Online Briefing report 2.1 Temperature
Central England Temperature (CET), the average of three observing stations in Hertfordshire, Worcestershire and Lancashire, has been monitored instrumentally since 1772, and long term changes in it are representative of those across most of the UK. Figure 2 shows that, after a period of relative stability for most of the 20th century, CET has increased by about a degree Celsius since the 1970s. Studies have shown that this observed rate of warming cannot be explained by , but is consistent with the response to increasing greenhouse gases and aerosols simulated by the Met Office Hadley Centre climate model. It is likely, therefore, that global man-made emissions of greenhouse gases have played a significant role in the recent warming of the UK. However, CET has risen faster in the last few decades than the global mean temperature over land, and this may be partly due to the influence of higher North Atlantic , arising from natural variations in the North Atlantic circulation.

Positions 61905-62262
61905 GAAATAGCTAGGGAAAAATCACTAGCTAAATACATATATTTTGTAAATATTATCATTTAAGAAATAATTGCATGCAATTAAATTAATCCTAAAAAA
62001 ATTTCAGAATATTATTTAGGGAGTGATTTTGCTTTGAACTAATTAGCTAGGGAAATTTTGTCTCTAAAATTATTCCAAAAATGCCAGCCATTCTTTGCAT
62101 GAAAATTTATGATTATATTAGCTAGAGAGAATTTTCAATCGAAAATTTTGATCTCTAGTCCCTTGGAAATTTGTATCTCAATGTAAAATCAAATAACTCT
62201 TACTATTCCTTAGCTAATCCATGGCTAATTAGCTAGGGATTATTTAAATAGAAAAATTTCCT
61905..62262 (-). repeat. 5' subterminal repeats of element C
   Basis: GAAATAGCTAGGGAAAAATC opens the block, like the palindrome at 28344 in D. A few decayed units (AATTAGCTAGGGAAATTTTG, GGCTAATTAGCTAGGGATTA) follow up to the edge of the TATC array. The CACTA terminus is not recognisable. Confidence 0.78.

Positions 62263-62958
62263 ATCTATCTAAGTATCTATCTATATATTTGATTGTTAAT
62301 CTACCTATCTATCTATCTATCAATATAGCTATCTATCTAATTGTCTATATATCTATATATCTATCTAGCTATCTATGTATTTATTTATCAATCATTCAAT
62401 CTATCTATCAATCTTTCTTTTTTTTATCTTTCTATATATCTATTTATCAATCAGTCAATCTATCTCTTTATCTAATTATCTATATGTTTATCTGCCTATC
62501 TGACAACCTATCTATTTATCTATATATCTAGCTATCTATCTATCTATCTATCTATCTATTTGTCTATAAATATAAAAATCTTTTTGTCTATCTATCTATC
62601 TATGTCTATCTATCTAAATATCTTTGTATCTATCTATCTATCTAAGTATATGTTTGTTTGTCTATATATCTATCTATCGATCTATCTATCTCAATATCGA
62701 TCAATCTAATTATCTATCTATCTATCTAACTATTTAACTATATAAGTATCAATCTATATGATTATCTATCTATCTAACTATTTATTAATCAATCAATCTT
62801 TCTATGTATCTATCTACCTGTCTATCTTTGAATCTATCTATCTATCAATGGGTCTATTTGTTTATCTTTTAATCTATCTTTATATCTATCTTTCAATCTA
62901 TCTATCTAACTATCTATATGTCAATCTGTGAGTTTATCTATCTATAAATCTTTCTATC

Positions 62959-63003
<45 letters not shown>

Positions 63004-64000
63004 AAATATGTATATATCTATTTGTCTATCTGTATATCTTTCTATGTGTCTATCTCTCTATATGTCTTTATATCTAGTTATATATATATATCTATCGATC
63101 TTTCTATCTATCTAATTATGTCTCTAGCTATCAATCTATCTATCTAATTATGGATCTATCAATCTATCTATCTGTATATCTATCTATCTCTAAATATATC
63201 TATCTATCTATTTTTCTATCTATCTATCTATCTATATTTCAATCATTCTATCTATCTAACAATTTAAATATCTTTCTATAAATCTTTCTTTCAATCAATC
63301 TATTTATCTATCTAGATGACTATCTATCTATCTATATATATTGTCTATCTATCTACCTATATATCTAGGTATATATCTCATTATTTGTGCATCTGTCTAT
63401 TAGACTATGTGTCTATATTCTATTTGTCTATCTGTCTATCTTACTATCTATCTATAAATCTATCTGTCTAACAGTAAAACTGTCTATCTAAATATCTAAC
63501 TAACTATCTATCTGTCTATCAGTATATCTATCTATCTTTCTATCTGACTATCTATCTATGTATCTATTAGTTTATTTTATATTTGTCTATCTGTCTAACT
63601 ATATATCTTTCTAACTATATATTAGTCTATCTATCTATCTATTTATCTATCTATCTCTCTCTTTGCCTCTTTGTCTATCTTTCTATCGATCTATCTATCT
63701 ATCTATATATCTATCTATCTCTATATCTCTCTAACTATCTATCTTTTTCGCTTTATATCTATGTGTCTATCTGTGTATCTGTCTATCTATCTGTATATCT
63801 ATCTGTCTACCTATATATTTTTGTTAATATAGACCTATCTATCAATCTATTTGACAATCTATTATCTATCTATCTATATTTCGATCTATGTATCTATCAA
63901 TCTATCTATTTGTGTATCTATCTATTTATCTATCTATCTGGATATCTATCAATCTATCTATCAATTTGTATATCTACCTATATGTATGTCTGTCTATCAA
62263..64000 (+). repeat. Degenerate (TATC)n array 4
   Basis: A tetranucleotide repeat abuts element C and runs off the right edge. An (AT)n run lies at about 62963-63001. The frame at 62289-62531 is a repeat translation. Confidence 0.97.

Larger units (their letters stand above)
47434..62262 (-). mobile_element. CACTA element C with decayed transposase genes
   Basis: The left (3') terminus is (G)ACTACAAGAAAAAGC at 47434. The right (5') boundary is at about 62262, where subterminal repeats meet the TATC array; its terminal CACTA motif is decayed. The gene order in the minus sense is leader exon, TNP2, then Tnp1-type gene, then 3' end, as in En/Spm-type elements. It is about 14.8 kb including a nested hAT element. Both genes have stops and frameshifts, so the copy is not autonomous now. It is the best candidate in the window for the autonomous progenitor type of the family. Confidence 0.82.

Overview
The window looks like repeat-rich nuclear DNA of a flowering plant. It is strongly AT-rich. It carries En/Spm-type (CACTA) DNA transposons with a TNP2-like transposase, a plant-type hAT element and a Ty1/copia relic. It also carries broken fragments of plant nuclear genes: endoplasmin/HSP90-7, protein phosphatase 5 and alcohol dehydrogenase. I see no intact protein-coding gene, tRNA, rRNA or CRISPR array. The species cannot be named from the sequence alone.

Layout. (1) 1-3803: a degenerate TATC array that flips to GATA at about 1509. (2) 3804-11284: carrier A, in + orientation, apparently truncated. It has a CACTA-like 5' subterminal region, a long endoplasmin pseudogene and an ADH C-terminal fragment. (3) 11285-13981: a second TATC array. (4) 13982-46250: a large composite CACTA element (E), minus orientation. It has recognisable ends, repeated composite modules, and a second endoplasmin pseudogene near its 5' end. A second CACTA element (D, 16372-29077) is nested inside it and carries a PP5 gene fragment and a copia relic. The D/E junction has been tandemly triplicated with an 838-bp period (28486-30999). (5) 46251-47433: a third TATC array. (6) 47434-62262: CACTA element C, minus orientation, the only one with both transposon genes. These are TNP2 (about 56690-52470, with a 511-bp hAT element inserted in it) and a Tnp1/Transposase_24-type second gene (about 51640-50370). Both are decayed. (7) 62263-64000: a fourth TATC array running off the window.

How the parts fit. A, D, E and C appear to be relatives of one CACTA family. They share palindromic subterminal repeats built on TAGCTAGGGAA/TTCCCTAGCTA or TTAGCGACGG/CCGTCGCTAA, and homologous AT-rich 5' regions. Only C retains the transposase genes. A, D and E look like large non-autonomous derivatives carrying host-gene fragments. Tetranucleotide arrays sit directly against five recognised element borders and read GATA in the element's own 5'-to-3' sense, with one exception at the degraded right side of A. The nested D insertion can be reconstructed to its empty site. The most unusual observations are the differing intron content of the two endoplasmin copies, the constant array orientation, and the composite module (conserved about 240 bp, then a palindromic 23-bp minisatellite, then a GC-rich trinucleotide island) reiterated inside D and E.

Temperatures in Wales, Scotland and Northern Ireland have risen by about 0.7–0.8ºC since about 1980, and sea-surface temperatures around the UK coast have risen over the past three decades by about 0.7ºC. However, because the length of data in each case is relatively short, research to date has not attributed these changes to specific causes.